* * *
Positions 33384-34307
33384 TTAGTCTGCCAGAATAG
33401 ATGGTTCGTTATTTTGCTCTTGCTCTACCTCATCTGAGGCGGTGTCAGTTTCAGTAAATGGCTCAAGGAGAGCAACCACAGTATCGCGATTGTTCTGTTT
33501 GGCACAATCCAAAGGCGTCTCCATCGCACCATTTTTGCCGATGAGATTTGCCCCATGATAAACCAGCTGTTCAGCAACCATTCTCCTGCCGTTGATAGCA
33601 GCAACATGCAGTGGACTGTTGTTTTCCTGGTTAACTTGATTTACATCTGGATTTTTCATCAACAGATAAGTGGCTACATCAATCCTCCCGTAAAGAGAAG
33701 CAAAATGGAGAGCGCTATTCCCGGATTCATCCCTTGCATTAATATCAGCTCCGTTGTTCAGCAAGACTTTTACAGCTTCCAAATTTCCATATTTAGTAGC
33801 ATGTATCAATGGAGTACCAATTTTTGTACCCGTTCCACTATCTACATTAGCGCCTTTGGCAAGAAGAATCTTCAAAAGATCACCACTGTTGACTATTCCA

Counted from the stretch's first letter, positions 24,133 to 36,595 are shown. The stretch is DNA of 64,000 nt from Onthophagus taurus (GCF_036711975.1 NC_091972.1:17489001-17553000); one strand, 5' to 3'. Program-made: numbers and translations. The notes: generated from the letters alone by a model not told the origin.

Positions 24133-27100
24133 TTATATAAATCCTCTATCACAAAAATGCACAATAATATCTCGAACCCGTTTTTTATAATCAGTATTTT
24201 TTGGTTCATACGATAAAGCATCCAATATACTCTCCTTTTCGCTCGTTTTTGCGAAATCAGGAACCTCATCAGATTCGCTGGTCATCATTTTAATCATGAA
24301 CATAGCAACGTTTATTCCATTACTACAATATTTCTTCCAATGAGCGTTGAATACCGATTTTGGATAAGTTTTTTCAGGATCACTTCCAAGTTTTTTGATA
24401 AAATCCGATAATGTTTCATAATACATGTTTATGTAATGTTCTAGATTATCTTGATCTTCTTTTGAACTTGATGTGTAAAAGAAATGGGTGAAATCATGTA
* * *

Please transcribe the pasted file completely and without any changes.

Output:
Positions 33384-34307
33384 TTAGTCTGCCAGAATAG
33401 ATGGTTCGTTATTTTGCTCTTGCTCTACCTCATCTGAGGCGGTGTCAGTTTCAGTAAATGGCTCAAGGAGAGCAACCACAGTATCGCGATTGTTCTGTTT
33501 GGCACAATCCAAAGGCGTCTCCATCGCACCATTTTTGCCGATGAGATTTGCCCCATGATAAACCAGCTGTTCAGCAACCATTCTCCTGCCGTTGATAGCA
33601 GCAACATGCAGTGGACTGTTGTTTTCCTGGTTAACTTGATTTACATCTGGATTTTTCATCAACAGATAAGTGGCTACATCAATCCTCCCGTAAAGAGAAG
33701 CAAAATGGAGAGCGCTATTCCCGGATTCATCCCTTGCATTAATATCAGCTCCGTTGTTCAGCAAGACTTTTACAGCTTCCAAATTTCCATATTTAGTAGC
33801 ATGTATCAATGGAGTACCAATTTTTGTACCCGTTCCACTATCTACATTAGCGCCTTTGGCAAGAAGAATCTTCAAAAGATCACCACTGTTGACTATTCCA

Counted from the stretch's first letter, positions 24,133 to 36,595 are shown. The stretch is DNA of 64,000 nt from Onthophagus taurus (GCF_036711975.1 NC_091972.1:17489001-17553000); one strand, 5' to 3'. Program-made: numbers and translations. The notes: generated from the letters alone by a model not told the origin.

Positions 24133-27100
24133 TTATATAAATCCTCTATCACAAAAATGCACAATAATATCTCGAACCCGTTTTTTATAATCAGTATTTT
24201 TTGGTTCATACGATAAAGCATCCAATATACTCTCCTTTTCGCTCGTTTTTGCGAAATCAGGAACCTCATCAGATTCGCTGGTCATCATTTTAATCATGAA
24301 CATAGCAACGTTTATTCCATTACTACAATATTTCTTCCAATGAGCGTTGAATACCGATTTTGGATAAGTTTTTTCAGGATCACTTCCAAGTTTTTTGATA
24401 AAATCCGATAATGTTTCATAATACATGTTTATGTAATGTTCTAGATTATCTTGATCTTCTTTTGAACTTGATGTGTAAAAGAAATGGGTGAAATCATGTA